Tuesday, October 21, 2008

No Pink Ribbons

In yesterday's New York Times Health section, there was a raw and powerful essay by N. West Moss about one of the most underdiscussed topics women face: miscarriage. The piece is pitch perfect, full of truncated pain, but brimming with hope.

Generally, we don't discuss miscarriage. It isn't a happy topic. We don't blog about it. And when it happens to us or someone we know, some consoling words are whispered and the expectation is that we all move on, and quickly. The tears, the pain and the blood that accompany such an event are usually experienced by an audience of one. As Moss observes, there are no pink ribbons for this cause, to raise awareness or muster sympathy. It is a reality that many, many women endure alone.

Miscarriage--while deeply painful--is not, as Moss writes the death knell of hope or motherhood. So maybe we should stop treating it as such. It is not contagious. It is not a bad omen. It is a heartbreaking disappointment that is neither shameful nor uncommon. It is the loss of a dream, the end of a very new reality. But it is not a final analysis. Hope always remains and endures.

We are all sisters, even before we are Mamas.

5 comments:

Anonymous said...

As the author of that article, it does my heart good to wake up this morning and see the discussion about miscarriages continuing. I hope we can all begin to talk about it and diminish the taboo and support each other. Thank you for eloquence. We are all sisters, as you wrote. N. West Moss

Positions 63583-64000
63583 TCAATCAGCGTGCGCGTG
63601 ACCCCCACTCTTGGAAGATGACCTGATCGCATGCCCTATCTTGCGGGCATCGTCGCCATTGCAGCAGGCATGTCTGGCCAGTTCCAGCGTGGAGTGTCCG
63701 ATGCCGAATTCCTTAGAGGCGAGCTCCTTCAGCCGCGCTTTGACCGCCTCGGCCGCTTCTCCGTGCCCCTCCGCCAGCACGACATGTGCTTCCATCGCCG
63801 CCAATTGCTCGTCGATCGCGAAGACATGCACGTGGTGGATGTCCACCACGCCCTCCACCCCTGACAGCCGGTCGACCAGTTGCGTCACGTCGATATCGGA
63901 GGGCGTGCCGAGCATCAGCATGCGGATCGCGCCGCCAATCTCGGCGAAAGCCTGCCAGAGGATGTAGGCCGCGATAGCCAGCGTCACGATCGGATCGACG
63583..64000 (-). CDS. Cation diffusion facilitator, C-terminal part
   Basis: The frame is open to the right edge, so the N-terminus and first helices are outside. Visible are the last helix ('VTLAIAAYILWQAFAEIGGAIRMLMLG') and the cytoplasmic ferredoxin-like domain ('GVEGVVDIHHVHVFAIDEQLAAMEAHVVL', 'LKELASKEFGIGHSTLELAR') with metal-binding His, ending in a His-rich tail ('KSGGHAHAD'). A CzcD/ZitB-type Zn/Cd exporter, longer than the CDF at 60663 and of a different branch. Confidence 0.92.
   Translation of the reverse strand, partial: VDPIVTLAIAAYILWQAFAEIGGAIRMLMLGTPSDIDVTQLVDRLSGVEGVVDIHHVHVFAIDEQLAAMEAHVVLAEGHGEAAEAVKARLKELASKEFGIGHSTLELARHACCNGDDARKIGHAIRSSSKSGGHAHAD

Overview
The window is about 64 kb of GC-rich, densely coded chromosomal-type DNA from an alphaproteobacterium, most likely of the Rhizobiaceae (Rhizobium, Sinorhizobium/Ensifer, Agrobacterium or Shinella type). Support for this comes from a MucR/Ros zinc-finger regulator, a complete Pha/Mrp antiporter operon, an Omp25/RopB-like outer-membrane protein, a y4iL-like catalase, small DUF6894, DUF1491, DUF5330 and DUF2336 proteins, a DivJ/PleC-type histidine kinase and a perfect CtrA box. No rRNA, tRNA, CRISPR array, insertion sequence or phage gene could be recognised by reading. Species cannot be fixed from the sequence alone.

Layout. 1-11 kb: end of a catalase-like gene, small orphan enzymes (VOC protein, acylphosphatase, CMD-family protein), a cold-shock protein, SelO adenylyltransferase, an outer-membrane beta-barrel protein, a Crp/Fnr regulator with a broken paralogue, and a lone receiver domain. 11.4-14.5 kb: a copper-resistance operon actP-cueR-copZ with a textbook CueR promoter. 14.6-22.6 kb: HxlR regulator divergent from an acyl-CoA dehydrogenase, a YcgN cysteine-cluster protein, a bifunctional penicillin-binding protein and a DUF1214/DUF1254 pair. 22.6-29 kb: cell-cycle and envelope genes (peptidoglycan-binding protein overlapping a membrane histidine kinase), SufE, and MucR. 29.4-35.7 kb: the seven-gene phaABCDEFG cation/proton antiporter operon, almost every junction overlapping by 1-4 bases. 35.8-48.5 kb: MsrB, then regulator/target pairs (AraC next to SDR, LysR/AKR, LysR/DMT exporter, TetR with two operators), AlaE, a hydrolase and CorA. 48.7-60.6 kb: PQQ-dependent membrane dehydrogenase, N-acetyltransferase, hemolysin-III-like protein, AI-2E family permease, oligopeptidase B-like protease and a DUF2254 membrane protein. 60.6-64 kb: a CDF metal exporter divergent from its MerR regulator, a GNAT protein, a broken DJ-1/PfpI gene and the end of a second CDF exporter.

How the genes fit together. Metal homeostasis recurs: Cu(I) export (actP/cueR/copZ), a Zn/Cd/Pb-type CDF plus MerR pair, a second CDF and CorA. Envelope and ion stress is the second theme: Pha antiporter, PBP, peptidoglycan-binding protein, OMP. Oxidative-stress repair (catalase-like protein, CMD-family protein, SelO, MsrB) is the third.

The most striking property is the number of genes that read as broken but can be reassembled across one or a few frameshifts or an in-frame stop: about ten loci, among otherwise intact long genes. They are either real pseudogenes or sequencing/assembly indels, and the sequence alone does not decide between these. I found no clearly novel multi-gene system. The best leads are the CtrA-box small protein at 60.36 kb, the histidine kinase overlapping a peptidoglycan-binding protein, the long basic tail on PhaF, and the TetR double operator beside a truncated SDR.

Dawn said...

Thanks for the post and the article. My friend had three miscarriages before she had her two bright beautiful children. I always had frank and hopefully informative dicussions with my Child Development High School students about it because I wanted them to have the knowledge to support themselves, family or friends faced with this very difficult experience.
Knowledge helps us support eachother.

SZ said...

Thanks for the link to a very moving essay -- one that unfortunately had a lot of resonance for me. It is truly amazing how many women have gone through this -- something I found out only after I went through it myself.

Meaghan said...

N. West Moss--Thank you for your comment. I was so moved by your piece that I felt compelled to share it with my readers. When you take that photo, in front of the sunflower, I hope you share it.

Dawn & SZ--Thanks for your comments as well. I wasn't sure how this post would be received, since miscarriage is so misunderstood and underdiscussed. I appreciate what you both shared here.

Meghan said...

I agree with SZ.
I suffered one the Feb after my son was born (in Aug).
While it wasn't a planned pregnancy, I was happy.
My husband was out of town for work & my family was no where to be found, in the end no matter how many people are around it's just you going thru it.